After a human trafficking operation disguised a tractor-trailer to mirror a reputable freight hauler, causing the deaths of more than 50 migrants, Texas Gov. Greg Abbot is re-instituting inspections at the U.S. Southern border.
“Today, I’m announcing Texas is going to add additional truck checkpoints. (The Department of Public Safety) will create and implement the checkpoint strategy beginning immediately. They will begin targeting trucks like the one that was used when those people perished,” Gov. Abbott reportedly said.
Felipe Betancourt Jr., co-owner of Betancourt Trucking and Harvesting in Alamo, Texas, indicated the truck possessed U.S. Department of Transportation numbers identical to one in his fleet. Betancourt quickly went on the record stating the human trafficking truck was not from his company.
“We are not linked at all to that truck,” Betancourt reportedly said. “We don’t know who owns that vehicle.”
The Texas governor made national headlines after implementing a stringent border inspection policy that resulted in miles of idling trucks during the spring. Importers and grocery stores sustained supply chain disruptions as refrigeration trucks ran low on fuel and produce spoiled. Gov. Abbott’s policy was directed at the White House after Pres. Joe Biden reportedly refused to crack down on illegal immigration. Now the inspections will be directed at saving human lives and pushing back on cartels and coyotes who prey on sometimes desperate Central Americans.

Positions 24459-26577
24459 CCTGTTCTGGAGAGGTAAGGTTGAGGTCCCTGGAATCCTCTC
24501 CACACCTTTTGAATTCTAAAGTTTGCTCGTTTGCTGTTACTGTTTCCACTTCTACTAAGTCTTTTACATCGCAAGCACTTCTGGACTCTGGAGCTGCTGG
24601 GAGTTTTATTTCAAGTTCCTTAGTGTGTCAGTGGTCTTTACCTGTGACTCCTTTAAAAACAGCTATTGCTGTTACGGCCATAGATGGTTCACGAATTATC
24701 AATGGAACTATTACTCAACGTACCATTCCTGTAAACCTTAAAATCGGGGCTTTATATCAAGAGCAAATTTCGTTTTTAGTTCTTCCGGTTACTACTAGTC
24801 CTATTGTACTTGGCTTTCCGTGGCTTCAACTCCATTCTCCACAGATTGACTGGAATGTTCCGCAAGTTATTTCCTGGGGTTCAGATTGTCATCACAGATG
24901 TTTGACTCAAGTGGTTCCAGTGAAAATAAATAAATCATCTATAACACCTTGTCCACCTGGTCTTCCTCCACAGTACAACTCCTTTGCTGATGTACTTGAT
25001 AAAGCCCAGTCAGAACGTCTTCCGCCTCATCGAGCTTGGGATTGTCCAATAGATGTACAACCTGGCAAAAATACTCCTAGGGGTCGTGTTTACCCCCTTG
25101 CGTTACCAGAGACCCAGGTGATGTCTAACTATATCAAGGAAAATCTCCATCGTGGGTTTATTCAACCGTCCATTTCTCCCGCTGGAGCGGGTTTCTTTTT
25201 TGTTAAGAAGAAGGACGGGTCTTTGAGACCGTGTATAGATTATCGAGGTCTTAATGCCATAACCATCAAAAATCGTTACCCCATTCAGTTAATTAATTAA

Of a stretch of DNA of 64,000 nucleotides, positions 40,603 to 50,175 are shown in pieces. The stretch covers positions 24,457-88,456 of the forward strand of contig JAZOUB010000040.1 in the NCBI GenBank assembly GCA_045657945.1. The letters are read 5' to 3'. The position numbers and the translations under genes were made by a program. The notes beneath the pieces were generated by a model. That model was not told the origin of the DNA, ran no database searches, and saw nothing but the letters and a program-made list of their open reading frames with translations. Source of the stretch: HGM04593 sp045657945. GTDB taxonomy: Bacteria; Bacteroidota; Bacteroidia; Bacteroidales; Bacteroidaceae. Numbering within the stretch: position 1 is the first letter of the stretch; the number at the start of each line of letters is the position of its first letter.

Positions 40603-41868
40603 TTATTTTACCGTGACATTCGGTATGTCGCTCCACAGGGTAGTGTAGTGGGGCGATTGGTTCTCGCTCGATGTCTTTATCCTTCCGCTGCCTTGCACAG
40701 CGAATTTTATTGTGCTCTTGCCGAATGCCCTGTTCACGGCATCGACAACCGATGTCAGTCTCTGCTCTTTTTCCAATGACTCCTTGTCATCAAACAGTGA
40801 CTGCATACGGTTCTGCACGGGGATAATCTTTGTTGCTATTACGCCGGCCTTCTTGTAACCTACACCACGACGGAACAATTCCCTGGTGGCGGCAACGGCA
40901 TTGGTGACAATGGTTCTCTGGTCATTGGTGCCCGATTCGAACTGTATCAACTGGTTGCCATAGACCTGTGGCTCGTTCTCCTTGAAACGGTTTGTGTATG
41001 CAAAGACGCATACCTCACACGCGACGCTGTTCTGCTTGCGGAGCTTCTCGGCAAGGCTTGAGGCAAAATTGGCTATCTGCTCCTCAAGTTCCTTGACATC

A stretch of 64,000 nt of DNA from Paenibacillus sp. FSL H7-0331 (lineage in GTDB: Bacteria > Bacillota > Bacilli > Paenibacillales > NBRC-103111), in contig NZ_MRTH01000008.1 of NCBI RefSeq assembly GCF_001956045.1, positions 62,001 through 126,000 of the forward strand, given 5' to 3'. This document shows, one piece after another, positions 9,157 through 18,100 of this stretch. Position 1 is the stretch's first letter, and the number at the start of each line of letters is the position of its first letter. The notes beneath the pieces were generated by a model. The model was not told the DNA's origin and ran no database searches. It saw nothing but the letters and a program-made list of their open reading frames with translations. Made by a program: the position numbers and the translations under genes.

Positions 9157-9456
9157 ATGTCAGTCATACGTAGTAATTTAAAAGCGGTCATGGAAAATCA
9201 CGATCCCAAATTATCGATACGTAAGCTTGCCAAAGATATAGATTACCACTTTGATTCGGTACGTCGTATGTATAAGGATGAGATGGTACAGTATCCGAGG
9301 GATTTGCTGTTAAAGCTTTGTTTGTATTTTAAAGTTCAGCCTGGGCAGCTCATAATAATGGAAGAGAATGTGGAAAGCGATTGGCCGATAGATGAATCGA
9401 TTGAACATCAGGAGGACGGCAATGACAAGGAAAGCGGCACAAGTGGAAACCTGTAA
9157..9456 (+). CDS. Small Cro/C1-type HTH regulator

“Additional strike teams will be deployed to high traffic crossing areas as needed,” Gov. Abbott reportedly stated. “The Texas Military Department will be deploying more razor wire along the Rio Grande, adding more miles of fencing and barriers on state and local property, and deploying additional boat teams.”
The Texas Department of Public Safety confirmed its plans to deploy additional resources to inspect any and all vehicles deemed a threat. That could be a tall order, given cartels are mimicking the appearance of credible freight carriers.
“Inspections can be a powerful deterrent against cartels smuggling drugs and humans,” Department of Public Safety spokesman Travis Considine reportedly said.
An estimated 6,000 to 6,800 trucks cross from Mexico into Texas at the Laredo port of entry daily. Truckers should anticipate delays as heightened inspections slow the border-crossing process.